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Trade deficit falls to $12.2 billion in June; exports down 4.56 per cent

NEW DELHI: India's exports registered a sharp contraction for a second month in a row in June, continuing to be a sore point for the economy and taking away somewhat the comfort offered by a drop in imports.

Exports fell 4.56% in June from a year earlier to $23.79 billion, against a 1.1% decline in the previous month to $24.92 billion. The government and the Reserve Bank of India's concerted efforts over the past few weeks to curb gold imports, however, brought some cheer with overall imports declining 0.37% to $36.03 billion. The country's total imports had stood at $44.65 billion in May.

A decline in imports helped narrow the country's trade deficit to a three-month low of $12.2 billion in June. The deficit had widened to a seven-month high of $20.1 billion in May.

The drop in imports in June was mainly due to a sharp fall in gold and silver imports, said Director General of Foreign Trade Anup Pujari.

The government and the Reserve Bank have taken a slew of measures over the past few weeks to dampen the demand for the yellow metal in the country, including raising the duty on gold imports to 8% from 6%, restricting gold jewellery sales to cash and banning loans on gold coins. These steps were initiated to check the widening current account deficit that touched a record high of 4.8% of GDP in 2012-13, increasing pressure on the rupee that has tested new lows recently.

Gold and silver imports fell to $2.45 billion in June from $8.39 billion in May.

Softening prices of commodities such as crude oil in international markets also helped keep the import bill in check. Oil imports in June grew 13.74% from a year ago to $12.76 billion. Non-oil imports declined 6.7% to $23.2 billion.

Exports in the first quarter of the current fiscal declined 1.41% year-on-year to $72.4 billion. In the previous fiscal, exports had fallen 1.86% to $300.6 billion. Experts say the government will find it difficult to meet the current year's export target of $330 billion if the global economy does not show signs of recovery soon.

"It is a dismal data. Despite the government's efforts, exports are not picking up as global demand is yet to see a pick up," said Madan Sabnavis, chief economist at ratings agency CARE Ratings. "It is well reflected in the manufacturing as well, which is going from bad to worse."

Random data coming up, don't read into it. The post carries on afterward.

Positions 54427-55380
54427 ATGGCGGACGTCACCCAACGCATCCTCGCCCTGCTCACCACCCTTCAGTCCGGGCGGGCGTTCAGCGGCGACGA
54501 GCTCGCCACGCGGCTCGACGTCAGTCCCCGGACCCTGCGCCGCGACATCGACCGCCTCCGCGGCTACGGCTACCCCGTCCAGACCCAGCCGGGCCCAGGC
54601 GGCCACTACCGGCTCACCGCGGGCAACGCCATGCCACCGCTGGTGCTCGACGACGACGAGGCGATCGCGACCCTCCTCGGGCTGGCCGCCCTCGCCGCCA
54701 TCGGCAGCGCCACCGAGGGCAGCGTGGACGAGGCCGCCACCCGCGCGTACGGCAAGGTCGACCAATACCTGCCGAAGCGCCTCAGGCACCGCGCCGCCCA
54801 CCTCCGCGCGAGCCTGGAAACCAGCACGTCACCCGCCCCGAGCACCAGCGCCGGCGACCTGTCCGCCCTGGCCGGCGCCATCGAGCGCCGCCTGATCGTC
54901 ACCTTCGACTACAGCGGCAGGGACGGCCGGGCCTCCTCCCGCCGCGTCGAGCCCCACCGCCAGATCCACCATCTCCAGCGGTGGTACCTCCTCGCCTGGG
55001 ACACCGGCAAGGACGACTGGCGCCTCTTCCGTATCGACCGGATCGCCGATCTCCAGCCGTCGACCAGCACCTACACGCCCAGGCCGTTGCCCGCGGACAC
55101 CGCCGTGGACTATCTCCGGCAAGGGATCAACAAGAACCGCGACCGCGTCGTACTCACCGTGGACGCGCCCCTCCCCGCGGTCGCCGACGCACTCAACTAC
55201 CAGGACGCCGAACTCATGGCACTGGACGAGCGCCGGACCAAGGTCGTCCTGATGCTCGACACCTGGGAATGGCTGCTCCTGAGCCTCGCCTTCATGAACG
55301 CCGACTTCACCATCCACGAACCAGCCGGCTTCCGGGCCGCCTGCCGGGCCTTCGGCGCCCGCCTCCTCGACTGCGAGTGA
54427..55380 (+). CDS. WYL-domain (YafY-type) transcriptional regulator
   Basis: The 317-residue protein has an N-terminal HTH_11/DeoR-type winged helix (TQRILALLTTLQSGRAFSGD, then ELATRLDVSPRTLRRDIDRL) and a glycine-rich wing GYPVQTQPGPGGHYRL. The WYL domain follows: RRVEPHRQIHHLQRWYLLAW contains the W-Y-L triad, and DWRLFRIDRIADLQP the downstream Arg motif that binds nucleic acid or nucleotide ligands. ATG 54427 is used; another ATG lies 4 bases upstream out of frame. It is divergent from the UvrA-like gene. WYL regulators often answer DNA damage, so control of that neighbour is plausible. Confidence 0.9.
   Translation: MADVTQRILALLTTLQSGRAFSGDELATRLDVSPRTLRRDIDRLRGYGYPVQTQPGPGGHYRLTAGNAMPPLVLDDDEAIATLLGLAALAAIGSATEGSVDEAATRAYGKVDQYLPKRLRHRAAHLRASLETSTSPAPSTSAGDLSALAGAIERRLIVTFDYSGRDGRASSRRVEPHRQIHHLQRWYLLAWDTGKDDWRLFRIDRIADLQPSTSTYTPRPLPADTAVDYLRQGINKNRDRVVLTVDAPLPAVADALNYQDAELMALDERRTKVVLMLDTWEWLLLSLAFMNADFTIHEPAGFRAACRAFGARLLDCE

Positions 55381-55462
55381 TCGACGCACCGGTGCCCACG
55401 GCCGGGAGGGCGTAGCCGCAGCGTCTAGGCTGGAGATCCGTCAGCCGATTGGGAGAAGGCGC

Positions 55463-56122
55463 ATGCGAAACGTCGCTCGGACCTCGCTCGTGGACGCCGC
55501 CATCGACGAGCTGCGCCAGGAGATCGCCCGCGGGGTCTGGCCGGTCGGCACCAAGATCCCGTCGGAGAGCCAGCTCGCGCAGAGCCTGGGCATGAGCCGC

The current fiscal is expected to go down as one of the worst phases for the overall exports and more so for the engineering sector, said Aman Chadha, chairman of Engineering Exports Promotion Council, which has sought the government's support to reach out to newer markets as demand in the US and the EU has been disappointing.

"While it is disappointing, we should not undermine the global trend as many countries pursuing export-led growth are also exhibiting declining exports," said M Rafeeque Ahmed, president of Federation of Indian Export Organisations. China recorded a 3% contraction in June exports.

Ahmed, however, said RBI should declare export credit as a priority sector for lending to increase credit flow to exporters and to reduce the rate of credit. "The swap facility may be extended beyond June 2013 to at least till March 2015 and the corpus may be enhanced to $20billion," he said.

Government had announced a raft of incentives for exporters in the annual supplement of foreign trade policy on April 18 but these have failed to rev up exports. It extended sops like extension of zero duty EPCG scheme to all sectors, incremental export incentive scheme, expansion of the 2% interest subvention scheme to more sectors in engineering and textiles, and addition of markets and products under the focus market and focus product scheme.

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